You aren’t alone. Totem Lake is better than most. As I said, there are large apartment complexes in Kirkland without any service whatsoever.

        Again, I’m not saying I could do better. I’m just saying that it is obvious that bus service in that area is woefully underfunded, while we screw around with much more expensive light rail projects.

      2. Totem Lake, Kingsgate, and Brickyard have peak express service to downtown Seattle with the 252, 257, and 311. That’s not changing under this plan.

      3. I think the theme of these comments is becoming abundantly clear. However you slice and dice it, there is simply not enough service hours to go around to really serve Kirkland well, so the best you can do is try to concentrate as much service as possible to the area that offers the best car-free amenities, while providing at least some service to the other areas. And, the best place to live car-free in Kirkland is downtown, not Totem Lake, and it’s not even close.

        If you think of it that way, truncating the 255 and re-investing it to create Kirkland’s first ever full-time frequent route makes a lot of sense. It will made the Redmond people jealous (at least weekends) that they’re still stuck with 30-minute routes, while Kirkland gets a 15-minute route.

      4. Totem Lake, Kingsgate, and Brickyard have peak express service to downtown Seattle with the 252, 257, and 311. That’s not changing under this plan.

        Yes, but none of them run in the evening from Kirkland towards Seattle. If you are trying to get from Totem Lake to just about anywhere in Seattle in the afternoon or evening, you are out of luck.

        I think the theme of these comments is becoming abundantly clear. However you slice and dice it, there is simply not enough service hours to go around to really serve Kirkland well …

        Exactly. I’m OK with that. The same is true for say, Wenatchee. But I wouldn’t turn around and plan a big light rail line in Wenatchee. Yet that is exactly what ST is doing.

        Just to be clear, I wouldn’t expect every last part of Kirkland to have great transit. But Totem Lake should have decent bus service, and it wouldn’t be that hard to provide it. A bus doesn’t even have to start at Totem Lake, since it is on the way. You could run an all-day, frequent bus from Woodinville to the UW, for example. This would provide coverage for Woodinville while connecting Totem Lake to Seattle. Such a bus would have good return on investment — far better than most of the I-405 BRT projects.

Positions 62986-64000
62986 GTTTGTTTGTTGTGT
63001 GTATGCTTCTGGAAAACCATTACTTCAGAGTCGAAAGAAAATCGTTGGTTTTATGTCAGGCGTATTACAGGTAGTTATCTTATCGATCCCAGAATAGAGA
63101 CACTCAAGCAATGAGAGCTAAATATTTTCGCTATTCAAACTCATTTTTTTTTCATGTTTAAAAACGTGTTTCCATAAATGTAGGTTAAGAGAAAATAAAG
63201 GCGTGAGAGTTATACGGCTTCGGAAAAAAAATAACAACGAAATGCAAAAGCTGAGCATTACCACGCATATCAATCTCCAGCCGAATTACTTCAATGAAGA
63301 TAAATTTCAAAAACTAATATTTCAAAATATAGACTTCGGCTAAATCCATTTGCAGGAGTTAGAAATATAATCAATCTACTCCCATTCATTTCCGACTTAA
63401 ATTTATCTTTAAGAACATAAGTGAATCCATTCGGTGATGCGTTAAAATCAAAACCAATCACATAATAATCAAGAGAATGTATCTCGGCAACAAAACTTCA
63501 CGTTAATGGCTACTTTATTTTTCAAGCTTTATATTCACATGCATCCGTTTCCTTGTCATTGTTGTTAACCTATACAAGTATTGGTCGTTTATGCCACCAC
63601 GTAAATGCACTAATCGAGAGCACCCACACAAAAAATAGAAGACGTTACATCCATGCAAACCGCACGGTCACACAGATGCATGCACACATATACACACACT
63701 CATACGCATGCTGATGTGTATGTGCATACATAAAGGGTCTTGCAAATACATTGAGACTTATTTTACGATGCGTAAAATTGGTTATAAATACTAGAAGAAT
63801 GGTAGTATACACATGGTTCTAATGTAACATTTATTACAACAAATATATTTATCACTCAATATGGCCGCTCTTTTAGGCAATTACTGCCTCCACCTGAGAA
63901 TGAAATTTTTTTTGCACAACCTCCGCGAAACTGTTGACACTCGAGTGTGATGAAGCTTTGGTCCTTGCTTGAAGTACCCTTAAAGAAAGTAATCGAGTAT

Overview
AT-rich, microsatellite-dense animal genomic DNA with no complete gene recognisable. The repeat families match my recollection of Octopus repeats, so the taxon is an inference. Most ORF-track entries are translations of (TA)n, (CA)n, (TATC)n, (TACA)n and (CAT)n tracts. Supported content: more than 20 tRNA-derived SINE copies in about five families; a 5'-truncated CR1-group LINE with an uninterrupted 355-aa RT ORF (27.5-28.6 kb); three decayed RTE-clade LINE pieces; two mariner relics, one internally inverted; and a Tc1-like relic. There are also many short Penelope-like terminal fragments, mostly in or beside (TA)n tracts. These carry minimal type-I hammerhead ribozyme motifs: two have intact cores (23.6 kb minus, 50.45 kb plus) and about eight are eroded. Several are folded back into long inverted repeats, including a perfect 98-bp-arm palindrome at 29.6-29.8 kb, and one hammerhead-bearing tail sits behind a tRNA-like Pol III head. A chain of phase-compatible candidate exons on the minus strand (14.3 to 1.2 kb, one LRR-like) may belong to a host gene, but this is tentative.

Again, I don’t fault Metro. They are doing the best they can with a bad hand. I just think it is nuts that we are spending an enormous amount on dubious projects, while service that I would consider basic is lacking.

      5. Yeah, a Woodinville->Totem Lake->UW all day express route makes a lot of sense. I’m still not sure where the money to pay for it should come from; certainly not by cutting the frequency of the downtown Kirkland->Seattle bus route in half.

        Reading between the lines of what you’re saying, maybe the elephant in the room is the Issaquah rail line – that the money should have been spent bolstering ST Express in the East King subarea instead. A small fraction of the Issaquah Link budget could have easily paid for this line in question.

        Definitely a good point…

      6. Kirkland has and will continue to have extremely poor transit in general, and I think this is reasonable given the overall low densities in the city, and more importantly severe lack of political will to invest in transit like Seattle did with things like a TBD. A Woodinville->Totem Lake->UW express route sounds awesome, but I would want to see projected ridership numbers first, which I intuit would be very very low, though maybe not as bad as 405 BRT.

      7. “A Woodinville->Totem Lake->UW express route sounds awesome,”

        That could be something for the 522 to do after 522 Stride starts.

      8. Reading between the lines of what you’re saying, maybe the elephant in the room is the Issaquah rail line – that the money should have been spent bolstering ST Express in the East King subarea instead. A small fraction of the Issaquah Link budget could have easily paid for this line in question.

        That, and the excessive amount spent for I-405 BRT. That extravagance isn’t quite an elephant in the room — it is more like a hippo.

      9. “A Woodinville->Totem Lake->UW express route sounds awesome, but I would want to see projected ridership numbers first, which I intuit would be very very low, though maybe not as bad as 405 BRT.”

        The 311’s and 257’s are generally packed (the 252 less so), at least in the 8-9 AM and 5-6 PM hours when I’ve taken them. I’m pretty sure they’d be busy through at least 10 AM, and decently used off-peak. Extending the buses later would be very popular I think – only 4 buses run after 5 PM out of Seattle, and they’re generally packed.

        I’ve taken the 311 more than the 257 since I get on at Brickyard, but the 257 probably gets 1/3-1/2 its riders from the local areas it serves before hitting Totem Lake.

      10. @David — I agree. Just to be clear, I’m not wedded to the Woodinville idea. Maybe there just isn’t a lot of ridership in Woodinville (which is CT’s point). The 236 and 238 were dogs — it makes sense that they are killing them.